Tommy Shaw, a well-established businessman in Maine, recently passed away from COVID-19 after a long, successful career. His last will and testament set aside one million dollars for the Maine Medical Center on the condition that the burn center be renamed after Isla Estabrook, the nurse who saved his life some 30 years ago.
Shaw first met Estabrook in 1991 when he was 23 years old. He was severely burned in a diesel fire and ended up losing an ear with significant injuries on his hand and torso. The nurse still remembers his burns all these years later. “They were pretty bad, but I knew I could take care of him,” Estabrook said, who took a circuitous route to becoming a healthcare provider.
She didn’t decide to become a nurse until she was 42 as a wife and the mother of seven children. She graduated from nursing school in the 70s but getting a later start made it difficult for her to land a spot.
“At first, they would not accept her in the nursing program because she was too old,” Lynne Bushway, Estabrook’s daughter, told WMTW News. “Every day for a year at 5 o’clock, she would sit on the dean’s steps – ‘Hey I’m Isla, I want to be part of your nursing program’ and finally, after a year, they let her in.”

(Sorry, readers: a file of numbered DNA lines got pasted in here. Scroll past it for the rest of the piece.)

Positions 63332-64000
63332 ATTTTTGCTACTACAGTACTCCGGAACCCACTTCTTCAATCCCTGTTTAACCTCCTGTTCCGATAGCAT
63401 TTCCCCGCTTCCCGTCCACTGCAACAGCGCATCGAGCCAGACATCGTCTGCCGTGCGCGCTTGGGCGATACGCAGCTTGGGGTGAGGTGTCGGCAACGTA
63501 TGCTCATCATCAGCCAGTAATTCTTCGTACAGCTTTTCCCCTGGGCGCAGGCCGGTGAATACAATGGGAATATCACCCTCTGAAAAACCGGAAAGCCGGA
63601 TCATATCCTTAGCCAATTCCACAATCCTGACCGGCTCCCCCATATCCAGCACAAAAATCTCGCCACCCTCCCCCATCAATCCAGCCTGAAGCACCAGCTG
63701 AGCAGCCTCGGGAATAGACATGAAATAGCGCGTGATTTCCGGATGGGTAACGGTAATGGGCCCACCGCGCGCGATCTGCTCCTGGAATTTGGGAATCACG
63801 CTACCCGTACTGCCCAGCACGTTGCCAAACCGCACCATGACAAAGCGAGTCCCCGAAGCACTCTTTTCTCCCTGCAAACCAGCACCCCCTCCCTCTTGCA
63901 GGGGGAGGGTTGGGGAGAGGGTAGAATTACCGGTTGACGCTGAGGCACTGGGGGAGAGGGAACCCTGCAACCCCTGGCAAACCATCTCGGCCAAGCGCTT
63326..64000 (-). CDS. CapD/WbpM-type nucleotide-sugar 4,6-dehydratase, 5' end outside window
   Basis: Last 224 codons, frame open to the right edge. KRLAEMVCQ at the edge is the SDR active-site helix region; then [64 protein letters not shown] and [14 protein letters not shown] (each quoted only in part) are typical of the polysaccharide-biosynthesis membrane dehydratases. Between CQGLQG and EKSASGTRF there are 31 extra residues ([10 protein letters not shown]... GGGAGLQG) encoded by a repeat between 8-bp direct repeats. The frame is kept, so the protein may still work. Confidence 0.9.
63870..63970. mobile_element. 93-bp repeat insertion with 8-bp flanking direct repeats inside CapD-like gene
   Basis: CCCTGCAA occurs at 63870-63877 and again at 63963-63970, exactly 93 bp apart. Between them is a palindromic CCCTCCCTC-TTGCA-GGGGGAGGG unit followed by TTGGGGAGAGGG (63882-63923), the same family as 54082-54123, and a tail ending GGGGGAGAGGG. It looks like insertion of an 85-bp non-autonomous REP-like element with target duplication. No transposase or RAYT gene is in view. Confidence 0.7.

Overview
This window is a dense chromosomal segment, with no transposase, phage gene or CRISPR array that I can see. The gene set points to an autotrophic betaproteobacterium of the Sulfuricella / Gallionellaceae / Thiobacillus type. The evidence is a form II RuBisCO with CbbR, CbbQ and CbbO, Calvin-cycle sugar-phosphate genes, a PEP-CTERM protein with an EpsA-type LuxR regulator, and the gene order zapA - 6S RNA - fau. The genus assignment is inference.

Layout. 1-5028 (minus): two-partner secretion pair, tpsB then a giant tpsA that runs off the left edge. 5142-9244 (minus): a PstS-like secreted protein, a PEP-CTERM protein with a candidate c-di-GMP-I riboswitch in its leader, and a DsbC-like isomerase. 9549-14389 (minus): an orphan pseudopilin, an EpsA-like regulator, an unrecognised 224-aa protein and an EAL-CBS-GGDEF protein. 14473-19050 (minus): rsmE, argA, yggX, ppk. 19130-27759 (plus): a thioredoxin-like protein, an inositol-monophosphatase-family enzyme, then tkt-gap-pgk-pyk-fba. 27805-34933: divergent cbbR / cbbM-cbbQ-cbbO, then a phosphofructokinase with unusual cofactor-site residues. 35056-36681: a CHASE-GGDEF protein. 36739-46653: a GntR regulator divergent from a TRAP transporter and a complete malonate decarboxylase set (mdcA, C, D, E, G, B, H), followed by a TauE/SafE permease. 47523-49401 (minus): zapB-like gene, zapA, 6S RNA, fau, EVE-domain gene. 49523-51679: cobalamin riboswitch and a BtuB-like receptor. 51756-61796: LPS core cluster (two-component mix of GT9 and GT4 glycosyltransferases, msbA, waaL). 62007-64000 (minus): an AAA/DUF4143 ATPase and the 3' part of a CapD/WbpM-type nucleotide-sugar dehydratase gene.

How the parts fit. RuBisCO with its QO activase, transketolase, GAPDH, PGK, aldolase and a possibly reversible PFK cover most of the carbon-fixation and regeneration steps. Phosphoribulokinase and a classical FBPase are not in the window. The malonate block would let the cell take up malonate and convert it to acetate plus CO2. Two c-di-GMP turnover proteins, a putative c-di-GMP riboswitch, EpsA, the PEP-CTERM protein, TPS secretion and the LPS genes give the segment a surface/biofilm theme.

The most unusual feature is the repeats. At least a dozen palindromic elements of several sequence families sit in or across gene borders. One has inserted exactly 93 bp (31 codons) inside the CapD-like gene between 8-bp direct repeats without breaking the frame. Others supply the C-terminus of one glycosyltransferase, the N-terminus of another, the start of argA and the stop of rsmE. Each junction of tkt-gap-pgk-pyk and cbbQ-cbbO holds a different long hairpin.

Estabrook landed a job at the burn unit in the Maine Medical Center where she eventually crossed paths with Shaw. He spent five months in the hospital under her care. They lost touch after he was discharged, but they never forgot about each other. Shaw went on to marry a woman named Susan.
“He talked about it often,” his wife said. “He really would go into quite detail talking about the nurse that saved his life. He just had a lot of admiration for her, and I think he didn’t want to let her down in the hospital and he just would do what she said.”
Shaw built his wealth in the construction industry, having co-founded Gorham Sand and Gravel with his brothers. But his life came to an abrupt end in January 2022 when he contracted COVID-19. The illness sent him back to the hospital, where he died at the age of 55.
His will leaves behind a million dollars for what will soon be called the Isla Estabrook Burn Center.
“It’s the Isla Estabrook wing. She saved his life and that’s who it should be and that’s what he wanted absolutely, no doubt. He wouldn’t want his name up there. He didn’t want recognition,” Susan Shaw explained.
At 88, Estabrook is now retired. The Shaw and Estabrook families recently came together to honor Tommy’s passing.
“I grew up hearing the stories about her and how she took care of him,” said Cori Shaw, Tommy’s daughter. “He always had a very special place in his heart for her, so when it came out that the money was being donated, I felt very proud – proud of my dad and proud of my family – because it’s where it should be. It’s going to where it should go.”
Bushway used the opportunity to celebrate her mother and all nurses. “To me, they are the hospital. I know the doctors have the big degrees and they know everything,” she said.